How the U.S. and Russia Can Go Beyond New START

How the U.S. and Russia Can Go Beyond New START
Russian RS-24 Yars ballistic missiles makes its way through Red Square during the Victory Day military parade marking the 75th anniversary of the Nazi defeat, in Moscow, Russia, Jan. 26, 2021 (AP photo by Alexander Zemlianichenko).

In a phone call with Russian President Vladimir Putin this week, President Joe Biden discussed the two leaders’ intent to “pursue a strategic stability dialogue on a range of arms control and emerging security issues,” according to a White House statement. Specifically, Biden said he hopes to build on the U.S. and Russia’s recent agreement on a five-year extension of the New Strategic Arms Reduction Treaty, or New START, which is the last remaining nuclear arms control deal between the two countries.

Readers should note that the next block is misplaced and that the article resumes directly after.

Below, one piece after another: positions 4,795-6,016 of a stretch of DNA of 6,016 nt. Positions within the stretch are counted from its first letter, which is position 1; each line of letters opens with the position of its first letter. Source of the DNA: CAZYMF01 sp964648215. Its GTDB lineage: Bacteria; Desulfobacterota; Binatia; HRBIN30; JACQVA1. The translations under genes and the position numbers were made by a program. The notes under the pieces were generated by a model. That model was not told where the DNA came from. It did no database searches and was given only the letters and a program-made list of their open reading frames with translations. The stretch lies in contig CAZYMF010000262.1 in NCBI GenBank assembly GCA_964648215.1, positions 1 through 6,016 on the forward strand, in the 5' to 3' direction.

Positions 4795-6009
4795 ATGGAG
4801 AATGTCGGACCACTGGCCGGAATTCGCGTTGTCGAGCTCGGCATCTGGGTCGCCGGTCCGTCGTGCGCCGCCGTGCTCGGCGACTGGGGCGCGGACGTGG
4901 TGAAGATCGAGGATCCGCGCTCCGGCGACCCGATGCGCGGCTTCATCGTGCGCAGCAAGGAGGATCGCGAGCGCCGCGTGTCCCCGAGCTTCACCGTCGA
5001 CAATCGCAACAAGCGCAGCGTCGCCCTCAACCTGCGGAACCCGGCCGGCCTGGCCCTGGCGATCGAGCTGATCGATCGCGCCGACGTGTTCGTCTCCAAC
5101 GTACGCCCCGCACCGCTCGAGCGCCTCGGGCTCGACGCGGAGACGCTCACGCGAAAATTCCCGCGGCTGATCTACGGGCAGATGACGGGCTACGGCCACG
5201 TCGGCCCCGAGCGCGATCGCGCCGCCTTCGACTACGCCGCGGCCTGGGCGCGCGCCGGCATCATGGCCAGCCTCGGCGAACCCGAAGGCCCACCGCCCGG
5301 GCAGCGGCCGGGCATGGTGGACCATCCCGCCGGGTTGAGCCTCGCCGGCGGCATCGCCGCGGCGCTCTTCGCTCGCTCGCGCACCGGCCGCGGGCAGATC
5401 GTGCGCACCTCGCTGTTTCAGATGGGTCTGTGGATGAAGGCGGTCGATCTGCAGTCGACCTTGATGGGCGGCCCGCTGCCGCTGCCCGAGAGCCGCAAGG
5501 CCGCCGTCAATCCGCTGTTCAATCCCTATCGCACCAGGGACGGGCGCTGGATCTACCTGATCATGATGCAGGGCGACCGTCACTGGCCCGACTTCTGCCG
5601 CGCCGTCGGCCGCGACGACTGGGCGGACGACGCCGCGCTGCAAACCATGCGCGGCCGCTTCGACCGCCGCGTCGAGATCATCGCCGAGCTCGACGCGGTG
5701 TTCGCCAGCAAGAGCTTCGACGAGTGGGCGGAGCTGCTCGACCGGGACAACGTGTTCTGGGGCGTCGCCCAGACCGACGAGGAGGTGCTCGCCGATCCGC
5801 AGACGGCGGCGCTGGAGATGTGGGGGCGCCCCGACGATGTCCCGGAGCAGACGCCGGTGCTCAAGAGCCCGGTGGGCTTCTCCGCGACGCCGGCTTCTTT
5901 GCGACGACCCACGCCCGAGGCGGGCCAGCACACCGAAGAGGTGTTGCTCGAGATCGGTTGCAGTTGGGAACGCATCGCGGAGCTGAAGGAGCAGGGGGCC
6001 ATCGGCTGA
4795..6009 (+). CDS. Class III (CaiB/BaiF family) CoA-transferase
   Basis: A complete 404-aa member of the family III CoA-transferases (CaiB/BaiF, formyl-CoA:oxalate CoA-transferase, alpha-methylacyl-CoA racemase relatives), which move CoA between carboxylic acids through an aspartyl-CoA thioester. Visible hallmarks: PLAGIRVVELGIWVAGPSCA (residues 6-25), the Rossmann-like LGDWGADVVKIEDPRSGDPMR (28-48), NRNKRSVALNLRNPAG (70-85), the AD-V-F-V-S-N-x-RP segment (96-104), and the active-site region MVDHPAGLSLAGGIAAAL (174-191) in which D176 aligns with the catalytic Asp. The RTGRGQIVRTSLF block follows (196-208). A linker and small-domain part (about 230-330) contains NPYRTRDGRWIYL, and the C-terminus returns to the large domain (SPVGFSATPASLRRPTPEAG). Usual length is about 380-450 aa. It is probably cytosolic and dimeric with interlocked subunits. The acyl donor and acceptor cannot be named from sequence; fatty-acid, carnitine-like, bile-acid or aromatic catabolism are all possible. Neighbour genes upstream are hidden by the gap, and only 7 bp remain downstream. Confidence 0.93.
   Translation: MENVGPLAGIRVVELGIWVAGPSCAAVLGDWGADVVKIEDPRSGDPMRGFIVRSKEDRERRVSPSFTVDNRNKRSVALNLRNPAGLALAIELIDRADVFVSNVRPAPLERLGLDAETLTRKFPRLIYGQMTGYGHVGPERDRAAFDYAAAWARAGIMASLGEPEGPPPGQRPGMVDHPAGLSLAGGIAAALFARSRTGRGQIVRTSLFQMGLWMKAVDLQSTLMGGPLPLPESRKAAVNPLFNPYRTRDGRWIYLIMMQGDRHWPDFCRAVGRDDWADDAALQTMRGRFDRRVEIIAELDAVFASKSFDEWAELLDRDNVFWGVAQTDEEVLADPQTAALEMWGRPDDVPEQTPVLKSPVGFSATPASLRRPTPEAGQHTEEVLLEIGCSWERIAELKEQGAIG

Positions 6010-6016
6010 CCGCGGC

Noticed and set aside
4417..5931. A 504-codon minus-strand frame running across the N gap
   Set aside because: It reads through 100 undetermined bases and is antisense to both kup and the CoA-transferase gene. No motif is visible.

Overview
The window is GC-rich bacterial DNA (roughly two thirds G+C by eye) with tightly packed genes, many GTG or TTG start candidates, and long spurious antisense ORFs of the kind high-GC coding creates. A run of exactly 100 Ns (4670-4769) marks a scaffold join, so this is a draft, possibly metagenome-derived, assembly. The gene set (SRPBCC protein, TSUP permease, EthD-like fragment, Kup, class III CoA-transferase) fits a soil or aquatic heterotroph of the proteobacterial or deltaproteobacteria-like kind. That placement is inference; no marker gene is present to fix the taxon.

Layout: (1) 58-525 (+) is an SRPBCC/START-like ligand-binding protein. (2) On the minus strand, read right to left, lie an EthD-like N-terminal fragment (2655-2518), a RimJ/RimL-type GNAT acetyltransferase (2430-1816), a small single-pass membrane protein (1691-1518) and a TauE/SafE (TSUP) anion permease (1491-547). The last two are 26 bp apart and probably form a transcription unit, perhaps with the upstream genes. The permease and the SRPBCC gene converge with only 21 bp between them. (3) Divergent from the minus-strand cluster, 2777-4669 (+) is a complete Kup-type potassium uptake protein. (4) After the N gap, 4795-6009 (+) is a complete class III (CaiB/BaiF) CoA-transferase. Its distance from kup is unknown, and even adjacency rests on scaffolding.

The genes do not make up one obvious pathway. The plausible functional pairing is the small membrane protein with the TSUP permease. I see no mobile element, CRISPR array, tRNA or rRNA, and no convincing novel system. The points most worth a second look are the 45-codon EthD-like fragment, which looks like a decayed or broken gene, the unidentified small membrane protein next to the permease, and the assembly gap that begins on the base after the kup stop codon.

According to Sarah Bidgood, the director of the Eurasia Nonproliferation Program at the James Martin Center for Nonproliferation Studies in Monterey, California, the real test now will be whether Washington and Moscow can go beyond New START despite an overall tense bilateral relationship. Bidgood joined WPR’s Elliot Waldman on the Trend Lines podcast this week to talk about how the two countries can look to the Cold War for examples of how to move the ball forward on arms control.

Listen to the full interview with Sarah Bidgood here:

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